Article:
Students protest racial issues in dance program

The anonymous protesters have been putting up posters and sending e-mails.

A student walks past a statement of protest Monday in the Barbara Barker Center for Dance. The statement is part of “THIS,” a more than month long protest by anonymous students who feel institutional racism is an existing problem in the dance program.

Marija Majerle

A student walks past a statement of protest Monday in the Barbara Barker Center for Dance. The statement is part of “THIS,” a more than month long protest by anonymous students who feel institutional racism is an existing problem in the dance program.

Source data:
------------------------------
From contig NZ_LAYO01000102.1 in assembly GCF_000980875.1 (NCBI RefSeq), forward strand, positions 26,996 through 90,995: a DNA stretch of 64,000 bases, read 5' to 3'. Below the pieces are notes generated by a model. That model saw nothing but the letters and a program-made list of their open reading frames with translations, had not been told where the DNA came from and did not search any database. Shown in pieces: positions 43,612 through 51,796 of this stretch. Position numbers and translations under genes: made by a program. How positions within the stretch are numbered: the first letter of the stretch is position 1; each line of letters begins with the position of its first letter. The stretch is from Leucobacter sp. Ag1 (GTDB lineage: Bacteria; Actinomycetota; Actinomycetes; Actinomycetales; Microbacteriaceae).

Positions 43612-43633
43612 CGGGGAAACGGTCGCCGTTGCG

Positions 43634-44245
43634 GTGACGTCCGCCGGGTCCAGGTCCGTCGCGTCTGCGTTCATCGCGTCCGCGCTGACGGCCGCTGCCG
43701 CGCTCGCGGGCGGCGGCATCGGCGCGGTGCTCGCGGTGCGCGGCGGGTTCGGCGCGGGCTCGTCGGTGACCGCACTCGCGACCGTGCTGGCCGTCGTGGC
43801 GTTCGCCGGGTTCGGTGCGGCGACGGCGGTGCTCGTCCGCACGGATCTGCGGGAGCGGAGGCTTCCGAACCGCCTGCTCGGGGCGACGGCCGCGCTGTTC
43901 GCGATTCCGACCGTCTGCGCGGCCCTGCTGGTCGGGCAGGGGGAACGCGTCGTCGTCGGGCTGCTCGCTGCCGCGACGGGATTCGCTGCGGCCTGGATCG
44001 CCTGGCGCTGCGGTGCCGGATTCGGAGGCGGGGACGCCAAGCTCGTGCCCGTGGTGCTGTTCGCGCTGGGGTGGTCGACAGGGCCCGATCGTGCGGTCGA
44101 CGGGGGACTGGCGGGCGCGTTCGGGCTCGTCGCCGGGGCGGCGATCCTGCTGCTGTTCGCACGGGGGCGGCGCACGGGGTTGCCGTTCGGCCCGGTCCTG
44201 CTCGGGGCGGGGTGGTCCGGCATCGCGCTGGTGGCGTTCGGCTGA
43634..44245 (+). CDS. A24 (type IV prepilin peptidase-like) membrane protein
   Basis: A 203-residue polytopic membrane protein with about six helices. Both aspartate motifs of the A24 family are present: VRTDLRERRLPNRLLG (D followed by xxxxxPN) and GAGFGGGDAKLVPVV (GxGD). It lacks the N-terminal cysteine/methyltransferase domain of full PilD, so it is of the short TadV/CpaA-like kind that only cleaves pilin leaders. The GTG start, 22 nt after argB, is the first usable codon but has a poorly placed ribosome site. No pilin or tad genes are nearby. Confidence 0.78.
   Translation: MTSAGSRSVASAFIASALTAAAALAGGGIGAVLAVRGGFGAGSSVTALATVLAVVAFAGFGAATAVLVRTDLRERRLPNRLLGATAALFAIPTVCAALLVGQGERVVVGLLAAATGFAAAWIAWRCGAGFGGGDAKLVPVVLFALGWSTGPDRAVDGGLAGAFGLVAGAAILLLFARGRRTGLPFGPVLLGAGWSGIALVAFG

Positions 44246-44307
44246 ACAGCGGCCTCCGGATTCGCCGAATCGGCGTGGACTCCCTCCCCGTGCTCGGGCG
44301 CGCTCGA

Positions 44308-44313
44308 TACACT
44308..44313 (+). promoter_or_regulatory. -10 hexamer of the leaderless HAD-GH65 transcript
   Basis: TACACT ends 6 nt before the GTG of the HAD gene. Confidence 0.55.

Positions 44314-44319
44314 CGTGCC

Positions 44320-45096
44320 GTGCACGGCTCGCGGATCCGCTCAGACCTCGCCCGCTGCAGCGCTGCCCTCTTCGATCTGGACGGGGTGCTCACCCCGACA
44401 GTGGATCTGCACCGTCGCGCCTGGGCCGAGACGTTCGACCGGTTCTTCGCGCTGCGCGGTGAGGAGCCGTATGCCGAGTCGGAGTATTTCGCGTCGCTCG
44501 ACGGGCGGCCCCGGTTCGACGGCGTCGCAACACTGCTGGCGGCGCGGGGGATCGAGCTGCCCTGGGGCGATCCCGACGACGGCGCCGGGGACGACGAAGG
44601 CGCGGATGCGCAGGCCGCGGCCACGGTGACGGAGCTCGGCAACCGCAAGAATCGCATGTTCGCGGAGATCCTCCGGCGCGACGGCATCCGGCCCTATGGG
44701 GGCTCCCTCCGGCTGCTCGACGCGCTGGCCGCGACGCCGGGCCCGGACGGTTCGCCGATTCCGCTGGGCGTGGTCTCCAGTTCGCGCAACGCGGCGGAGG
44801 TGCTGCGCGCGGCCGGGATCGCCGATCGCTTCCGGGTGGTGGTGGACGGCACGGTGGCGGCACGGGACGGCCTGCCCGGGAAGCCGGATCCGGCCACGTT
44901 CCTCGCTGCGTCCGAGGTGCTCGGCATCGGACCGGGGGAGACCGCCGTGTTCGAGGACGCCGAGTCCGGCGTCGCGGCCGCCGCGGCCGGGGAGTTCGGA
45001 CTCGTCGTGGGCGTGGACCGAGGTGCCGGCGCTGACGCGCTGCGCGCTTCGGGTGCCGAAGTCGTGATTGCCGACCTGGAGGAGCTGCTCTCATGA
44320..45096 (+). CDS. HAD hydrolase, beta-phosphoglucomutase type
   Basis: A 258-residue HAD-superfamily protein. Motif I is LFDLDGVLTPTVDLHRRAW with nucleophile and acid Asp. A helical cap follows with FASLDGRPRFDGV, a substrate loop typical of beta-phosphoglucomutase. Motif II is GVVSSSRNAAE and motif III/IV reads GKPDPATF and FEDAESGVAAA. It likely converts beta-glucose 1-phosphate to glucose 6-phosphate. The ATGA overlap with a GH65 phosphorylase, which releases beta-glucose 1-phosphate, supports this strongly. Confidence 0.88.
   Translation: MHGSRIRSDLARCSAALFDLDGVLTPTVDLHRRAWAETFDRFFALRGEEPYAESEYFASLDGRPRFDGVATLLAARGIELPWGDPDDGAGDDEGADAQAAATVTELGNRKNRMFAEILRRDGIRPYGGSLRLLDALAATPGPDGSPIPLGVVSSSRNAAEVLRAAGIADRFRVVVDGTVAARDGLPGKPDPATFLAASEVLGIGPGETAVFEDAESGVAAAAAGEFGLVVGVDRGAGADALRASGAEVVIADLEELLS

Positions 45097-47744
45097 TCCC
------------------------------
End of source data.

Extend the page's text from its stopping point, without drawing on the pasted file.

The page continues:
Until last week, a letter taped to the glass windows in the University of MinnesotaâÄôs Barbara Barker Center for Dance greeted visitors with a declaration of protest. The letter, along with other photographs, articles and quotes, is part of âÄúTHIS,âÄù an ongoing protest at the dance center by anonymous students who said they feel institutional racism is a problem in the program. The protest, which has been going on since mid-February, began with a few photos and quotes posted in a stairwell, and has escalated to a full statement of protest and postings all around the dance center. The protest included an open letter to the dance department that stated the UniversityâÄôs faculty has failed to create an atmosphere free from prejudice. It is unknown how many students are actually involved in the protest. The protestors, who wish to remain anonymous, said they wanted to raise awareness of racial issues in the program and plan to continue protesting in a direct, but nonviolent way. The protestors would only respond via e-mail to protect anonymity. There has been little exposure University-wide about the protest, but recently, several meetings were held by the dance department to address the issue. The casting of Missa Brevis , a production in the dance program, has been acknowledged by faculty, staff and students as a catalyst of the protest. During the casting two students of color were not selected, but felt that they should have been, said Ananya Chatterjea, professor and director in the UniversityâÄôs dance program. Chatterjea said the students felt it was because of their race. Despite the protest, Chatterjea said she feels the department promotes diversity. âÄúIn our department, we have gone out of our way to make sure we are not only casting blonde, blue-eyed dancers, which has been the ideal of the dance world outside,âÄù she said. Chatterjea said she believes the UniversityâÄôs program is one of the most progressive she has seen. Of the eight faculty members in the UniversityâÄôs dance department, four are faculty of color, Chatterjea said. But protesters said the casting was only one example of many mishandled discussions. Thus far, the faculty and staff at the dance center have not removed the protestersâÄô signs. However, some people have taken down the posters and added their own signs to oppose the original protest. Erin McIntire, a first-year student of color, posted a series of responses, titled âÄúTHAT.âÄù A sign McIntire posted read, âÄúTHAT is a protest to the passive aggressive behavior of âÄòTHISâÄô toward the faculty and staff of the University of Minnesota Dance program, regardless of âÄòcolorâÄô or race.âÄù But the protest has been getting support from other student groups. Chardae Kimber, a junior and member of the Black Motivated Women student group , received and e-mail from âÄúTHISâÄù informing the group of an upcoming meeting to address the protest. She said she feels issues of racial discrimination need to be addressed. âÄúI think there is a lack of faculty encouragement when it comes to students of color,âÄù she said. Carl Flink, director of the UniversityâÄôs theater arts program, said he hopes to meet with the student protestors and have an open discussion on how to address their concerns. To come up with a solution for the concerns, Flink also said the department plans on working with the Office of the Vice President and Vice Provost for Equity and Diversity .